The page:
A new clinical observation study published today by Nature Biotechnology (via The Verge) includes findings from an asthma test based on Apple’s ResearchKit framework. The asthma app relies on the iPhone app to voluntarily collect information, and the published study shows that such an approach can produce results.

Sony A6500

We achieved secure bidirectional data flow between investigators and 7,593 participants from across the United States, including many with severe asthma. Our platform enabled prospective collection of longitudinal, multidimensional data (e.g., surveys, devices, geolocation, and air quality) in a subset of users over the 6-month study period. Consistent trending and correlation of interrelated variables support the quality of data obtained via this method.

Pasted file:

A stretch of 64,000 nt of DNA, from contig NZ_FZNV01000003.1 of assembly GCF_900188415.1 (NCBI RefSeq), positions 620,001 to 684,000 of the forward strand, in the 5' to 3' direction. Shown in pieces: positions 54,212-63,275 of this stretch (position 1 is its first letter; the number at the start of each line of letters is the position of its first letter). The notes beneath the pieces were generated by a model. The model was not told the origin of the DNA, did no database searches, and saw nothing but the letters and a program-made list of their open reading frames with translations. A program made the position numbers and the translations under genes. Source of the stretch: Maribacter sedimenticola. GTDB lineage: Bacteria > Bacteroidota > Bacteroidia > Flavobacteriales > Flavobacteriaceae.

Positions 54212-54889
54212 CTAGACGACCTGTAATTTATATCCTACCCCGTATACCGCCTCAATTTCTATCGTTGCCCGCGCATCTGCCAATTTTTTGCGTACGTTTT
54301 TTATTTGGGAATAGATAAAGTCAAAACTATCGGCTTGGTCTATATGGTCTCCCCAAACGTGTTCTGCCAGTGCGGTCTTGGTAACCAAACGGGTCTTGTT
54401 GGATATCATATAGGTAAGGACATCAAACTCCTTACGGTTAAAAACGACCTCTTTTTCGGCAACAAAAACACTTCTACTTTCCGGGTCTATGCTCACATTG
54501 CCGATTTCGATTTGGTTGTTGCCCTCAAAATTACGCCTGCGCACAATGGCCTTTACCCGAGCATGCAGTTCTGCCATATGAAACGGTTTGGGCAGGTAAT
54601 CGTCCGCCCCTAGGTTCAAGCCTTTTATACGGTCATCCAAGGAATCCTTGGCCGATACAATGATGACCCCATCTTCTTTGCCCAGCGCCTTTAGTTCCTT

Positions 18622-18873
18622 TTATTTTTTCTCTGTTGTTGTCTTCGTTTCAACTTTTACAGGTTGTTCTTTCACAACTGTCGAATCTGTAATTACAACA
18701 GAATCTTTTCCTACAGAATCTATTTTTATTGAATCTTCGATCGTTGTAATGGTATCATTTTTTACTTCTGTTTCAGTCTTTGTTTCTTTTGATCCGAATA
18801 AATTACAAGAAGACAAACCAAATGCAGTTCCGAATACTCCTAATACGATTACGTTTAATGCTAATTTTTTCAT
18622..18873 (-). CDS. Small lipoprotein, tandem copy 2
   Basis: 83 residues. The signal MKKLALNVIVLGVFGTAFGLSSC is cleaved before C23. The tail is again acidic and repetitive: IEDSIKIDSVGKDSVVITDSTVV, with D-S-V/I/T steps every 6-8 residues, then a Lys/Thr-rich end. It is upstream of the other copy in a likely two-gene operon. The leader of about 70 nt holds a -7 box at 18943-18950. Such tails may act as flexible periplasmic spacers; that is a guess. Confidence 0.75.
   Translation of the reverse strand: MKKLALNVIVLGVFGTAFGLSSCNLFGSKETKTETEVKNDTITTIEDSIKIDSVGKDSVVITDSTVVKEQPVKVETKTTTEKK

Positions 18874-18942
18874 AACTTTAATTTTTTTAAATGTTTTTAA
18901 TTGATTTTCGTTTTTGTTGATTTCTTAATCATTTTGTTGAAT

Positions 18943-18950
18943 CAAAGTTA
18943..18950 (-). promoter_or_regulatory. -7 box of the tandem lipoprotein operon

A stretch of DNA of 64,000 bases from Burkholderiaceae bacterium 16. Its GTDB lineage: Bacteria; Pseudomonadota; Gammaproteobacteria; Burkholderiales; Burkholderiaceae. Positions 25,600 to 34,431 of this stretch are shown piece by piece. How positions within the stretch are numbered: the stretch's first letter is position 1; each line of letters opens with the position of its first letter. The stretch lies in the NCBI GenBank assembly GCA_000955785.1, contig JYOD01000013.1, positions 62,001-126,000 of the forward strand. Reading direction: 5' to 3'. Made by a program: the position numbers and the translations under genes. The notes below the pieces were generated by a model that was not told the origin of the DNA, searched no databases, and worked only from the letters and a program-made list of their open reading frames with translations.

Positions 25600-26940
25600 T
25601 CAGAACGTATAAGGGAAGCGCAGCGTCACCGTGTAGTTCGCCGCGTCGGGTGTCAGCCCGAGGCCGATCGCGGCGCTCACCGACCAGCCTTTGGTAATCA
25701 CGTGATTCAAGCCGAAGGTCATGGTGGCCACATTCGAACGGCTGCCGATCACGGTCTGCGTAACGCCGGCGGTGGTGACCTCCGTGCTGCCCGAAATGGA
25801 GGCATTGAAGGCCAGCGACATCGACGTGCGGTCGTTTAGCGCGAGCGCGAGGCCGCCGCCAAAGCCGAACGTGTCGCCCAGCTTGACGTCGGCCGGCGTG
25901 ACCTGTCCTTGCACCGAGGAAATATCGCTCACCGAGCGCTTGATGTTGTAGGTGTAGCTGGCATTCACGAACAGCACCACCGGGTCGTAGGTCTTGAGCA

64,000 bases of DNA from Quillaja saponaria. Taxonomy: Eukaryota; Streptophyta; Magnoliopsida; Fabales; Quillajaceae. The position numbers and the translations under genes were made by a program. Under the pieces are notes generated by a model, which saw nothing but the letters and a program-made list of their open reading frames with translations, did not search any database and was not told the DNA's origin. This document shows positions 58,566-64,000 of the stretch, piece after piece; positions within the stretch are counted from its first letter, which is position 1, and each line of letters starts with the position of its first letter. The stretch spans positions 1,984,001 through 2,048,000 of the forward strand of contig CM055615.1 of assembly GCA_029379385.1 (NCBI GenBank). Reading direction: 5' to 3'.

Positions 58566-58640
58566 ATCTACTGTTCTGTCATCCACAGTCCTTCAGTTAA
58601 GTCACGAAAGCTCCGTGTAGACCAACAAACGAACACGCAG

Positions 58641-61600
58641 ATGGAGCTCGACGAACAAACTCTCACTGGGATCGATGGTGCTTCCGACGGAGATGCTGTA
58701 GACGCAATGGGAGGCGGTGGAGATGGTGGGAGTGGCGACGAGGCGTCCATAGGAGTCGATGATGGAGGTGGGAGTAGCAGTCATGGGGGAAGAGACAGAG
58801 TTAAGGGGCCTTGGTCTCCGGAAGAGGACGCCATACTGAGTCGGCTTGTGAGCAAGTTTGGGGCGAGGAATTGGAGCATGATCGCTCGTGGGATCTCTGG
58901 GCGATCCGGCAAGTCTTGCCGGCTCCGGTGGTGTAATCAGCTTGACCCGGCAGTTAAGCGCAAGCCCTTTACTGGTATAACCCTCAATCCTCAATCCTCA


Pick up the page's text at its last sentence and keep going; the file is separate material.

While the study being published demonstrates how Apple’s ResearchKit framework can support apps for clinical observation in the real world, the study does highlight challenges created by this method as well.

Specifically, the study details “selection bias, low retention rates, reporting bias, and data security” as issues and challenges that will need attention before technology like ResearchKit can be deployed at a greater scale.

Still, the data accuracy proves that in the case of the asthma clinical observational study specifically, the iPhone-based app approach has great value and is worth investing in.

Apple’s ResearchKit framework was introduced alongside iOS 8 and later open sourced for medical researchers. Apple later released CareKit, a patient-facing version of the health framework for iOS.


About the Author

Zac Hall's favorite gear